This proposed protocol will:
- Continue to follow study participants, use biosamples, and analyze data gathered under protocol 97-CH-0064 (which will be closed upon the start of this protocol).
- Expand to include currently known collagen-related OI types V-XVIII and potential additional types, in addition to collagen OI types III and IV included under protocol 97-CH-0064.
- Extend the age criteria for study participants to include individuals of all ages, with age at study enrollment targeted to those from birth to 12 years. This will allow us to follow clinical outcomes of young adults who had aged out of prior NICHD OI research programs.
The major objectives will focus on:
- Continued comprehensive assessment of radiographic, bone density, audiology, dental, cardiovascular, pulmonary, and neurologic manifestations, and physical rehabilitation. The immediate goals from this will encompass a) identifying underlying contributing factors and comorbidities for scoliosis, b) gaining insight into occurrence and progression of cardiac valvular abnormalities, and c) elucidating the pathogenesis of primary lung parenchymal defects in individuals with OI.
- Additional comprehensive assessment of endocrine and renal systems. The novel evaluation of metabolism in individuals with OI will allow understanding of obesity prevalence in this population.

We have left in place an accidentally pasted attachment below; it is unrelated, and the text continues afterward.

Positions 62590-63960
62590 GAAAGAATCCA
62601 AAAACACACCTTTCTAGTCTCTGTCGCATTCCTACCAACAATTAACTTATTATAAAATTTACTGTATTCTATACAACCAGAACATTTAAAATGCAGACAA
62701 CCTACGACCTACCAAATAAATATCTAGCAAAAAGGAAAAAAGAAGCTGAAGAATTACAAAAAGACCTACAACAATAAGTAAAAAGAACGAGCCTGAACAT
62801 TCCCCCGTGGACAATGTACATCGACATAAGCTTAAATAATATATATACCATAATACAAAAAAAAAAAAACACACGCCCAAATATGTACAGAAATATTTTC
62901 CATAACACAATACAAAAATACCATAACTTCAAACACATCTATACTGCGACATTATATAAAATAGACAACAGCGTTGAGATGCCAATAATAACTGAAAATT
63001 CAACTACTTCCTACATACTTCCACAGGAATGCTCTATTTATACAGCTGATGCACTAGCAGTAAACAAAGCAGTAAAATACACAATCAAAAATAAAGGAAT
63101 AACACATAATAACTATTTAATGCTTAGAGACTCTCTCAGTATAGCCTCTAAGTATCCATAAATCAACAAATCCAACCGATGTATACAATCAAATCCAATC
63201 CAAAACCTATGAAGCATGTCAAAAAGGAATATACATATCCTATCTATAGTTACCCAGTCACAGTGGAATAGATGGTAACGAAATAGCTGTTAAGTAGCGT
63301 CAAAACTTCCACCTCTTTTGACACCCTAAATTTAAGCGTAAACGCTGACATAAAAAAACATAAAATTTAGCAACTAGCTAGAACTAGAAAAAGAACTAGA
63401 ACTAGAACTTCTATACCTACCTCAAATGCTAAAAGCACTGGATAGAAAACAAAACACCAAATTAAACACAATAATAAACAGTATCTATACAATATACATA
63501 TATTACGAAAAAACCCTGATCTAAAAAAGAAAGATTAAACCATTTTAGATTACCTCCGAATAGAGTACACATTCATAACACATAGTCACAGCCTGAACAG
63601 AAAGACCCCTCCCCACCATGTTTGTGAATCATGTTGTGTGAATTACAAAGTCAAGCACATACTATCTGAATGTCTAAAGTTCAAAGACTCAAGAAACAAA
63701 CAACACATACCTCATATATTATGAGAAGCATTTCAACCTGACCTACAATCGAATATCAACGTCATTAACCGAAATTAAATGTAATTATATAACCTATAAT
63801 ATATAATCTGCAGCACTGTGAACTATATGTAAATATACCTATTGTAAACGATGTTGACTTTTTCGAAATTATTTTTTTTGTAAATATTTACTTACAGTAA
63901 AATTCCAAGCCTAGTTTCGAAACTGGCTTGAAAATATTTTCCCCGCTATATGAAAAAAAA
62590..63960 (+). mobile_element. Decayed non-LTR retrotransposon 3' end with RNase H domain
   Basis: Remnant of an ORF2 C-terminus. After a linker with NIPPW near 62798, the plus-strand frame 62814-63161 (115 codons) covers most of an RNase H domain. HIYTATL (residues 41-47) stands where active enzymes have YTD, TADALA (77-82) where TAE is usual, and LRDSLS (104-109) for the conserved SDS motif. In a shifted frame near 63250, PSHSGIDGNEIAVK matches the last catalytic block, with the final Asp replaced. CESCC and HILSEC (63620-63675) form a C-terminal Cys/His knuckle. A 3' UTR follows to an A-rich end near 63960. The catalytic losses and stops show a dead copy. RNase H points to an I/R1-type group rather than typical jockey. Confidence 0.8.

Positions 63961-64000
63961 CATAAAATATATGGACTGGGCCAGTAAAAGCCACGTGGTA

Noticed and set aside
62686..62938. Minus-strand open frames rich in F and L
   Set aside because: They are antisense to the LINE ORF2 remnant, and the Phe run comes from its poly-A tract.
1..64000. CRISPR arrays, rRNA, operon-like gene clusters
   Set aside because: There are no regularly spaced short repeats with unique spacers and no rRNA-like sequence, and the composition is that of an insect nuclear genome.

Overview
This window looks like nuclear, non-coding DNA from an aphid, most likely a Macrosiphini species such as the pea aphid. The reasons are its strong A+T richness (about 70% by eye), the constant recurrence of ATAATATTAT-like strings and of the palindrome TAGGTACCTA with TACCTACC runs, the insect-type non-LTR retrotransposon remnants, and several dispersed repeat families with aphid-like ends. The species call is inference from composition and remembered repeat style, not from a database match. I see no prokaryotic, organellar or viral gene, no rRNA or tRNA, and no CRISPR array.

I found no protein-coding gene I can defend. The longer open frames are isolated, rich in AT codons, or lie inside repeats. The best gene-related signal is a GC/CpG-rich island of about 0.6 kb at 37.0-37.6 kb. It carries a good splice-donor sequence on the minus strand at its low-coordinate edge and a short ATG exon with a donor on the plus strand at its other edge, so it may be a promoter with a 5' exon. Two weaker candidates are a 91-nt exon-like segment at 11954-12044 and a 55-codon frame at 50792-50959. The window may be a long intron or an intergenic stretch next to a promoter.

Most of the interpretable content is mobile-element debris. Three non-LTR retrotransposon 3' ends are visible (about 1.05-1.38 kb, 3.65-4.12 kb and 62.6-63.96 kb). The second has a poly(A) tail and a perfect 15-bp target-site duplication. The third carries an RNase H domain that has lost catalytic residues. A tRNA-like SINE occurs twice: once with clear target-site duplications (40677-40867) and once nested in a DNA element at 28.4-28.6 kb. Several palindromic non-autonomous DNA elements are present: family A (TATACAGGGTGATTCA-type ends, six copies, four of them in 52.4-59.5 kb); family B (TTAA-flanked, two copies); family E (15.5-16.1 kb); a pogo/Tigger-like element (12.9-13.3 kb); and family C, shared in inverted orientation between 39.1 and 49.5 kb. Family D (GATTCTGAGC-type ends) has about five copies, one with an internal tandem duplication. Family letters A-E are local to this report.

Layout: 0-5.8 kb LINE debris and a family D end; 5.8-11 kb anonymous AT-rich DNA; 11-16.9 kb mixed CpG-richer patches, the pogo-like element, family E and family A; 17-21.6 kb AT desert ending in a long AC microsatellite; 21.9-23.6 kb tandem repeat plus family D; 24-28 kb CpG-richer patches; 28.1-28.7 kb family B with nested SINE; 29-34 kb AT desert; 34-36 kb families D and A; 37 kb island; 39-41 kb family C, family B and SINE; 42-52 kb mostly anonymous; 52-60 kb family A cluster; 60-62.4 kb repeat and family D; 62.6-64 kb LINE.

- Continued genetic and molecular biology investigations of OI.
|Study Type :||Observational|
|Estimated Enrollment :||125 participants|
|Official Title:||A Natural History of the Collagen-Related Disorder Osteogenesis Imperfecta and the Genotype-Phenotype Correlation|
|Actual Study Start Date :||July 30, 2018|
|Estimated Primary Completion Date :||December 31, 2029|
|Estimated Study Completion Date :||December 31, 2029|
Individuals with Osteogenesis Imperfecta
- Clinical course, underlying pathogenesis, and comorbidities in the assessed systems in individuals with OI [ Time Frame: Ongoing ]clinical course
- Correlation of genotype and phenotype [ Time Frame: Ongoing ]genotype-phenotype correlations
- Causes of morbidities in individuals with OI [ Time Frame: Ongoing ]clinical course
- Tolerability and feasibility of each measure of the clinical battery of assessments based on clinical observation [ Time Frame: Ongoing ]
To learn more about this study, you or your doctor may contact the study research staff using the contact information provided by the sponsor.
Please refer to this study by its ClinicalTrials.gov identifier (NCT number): NCT03575221
|Contact: Joan C Marini, M.D.||(301) firstname.lastname@example.org|
|United States, Maryland|
|National Institutes of Health Clinical Center||Recruiting|
|Bethesda, Maryland, United States, 20892|
|Contact: For more information at the NIH Clinical Center contact Office of Patient Recruitment (OPR) 800-411-1222 ext TTY8664111010 email@example.com|
|Principal Investigator:||Joan C Marini, M.D.||Eunice Kennedy Shriver National Institute of Child Health and Human Development (NICHD)|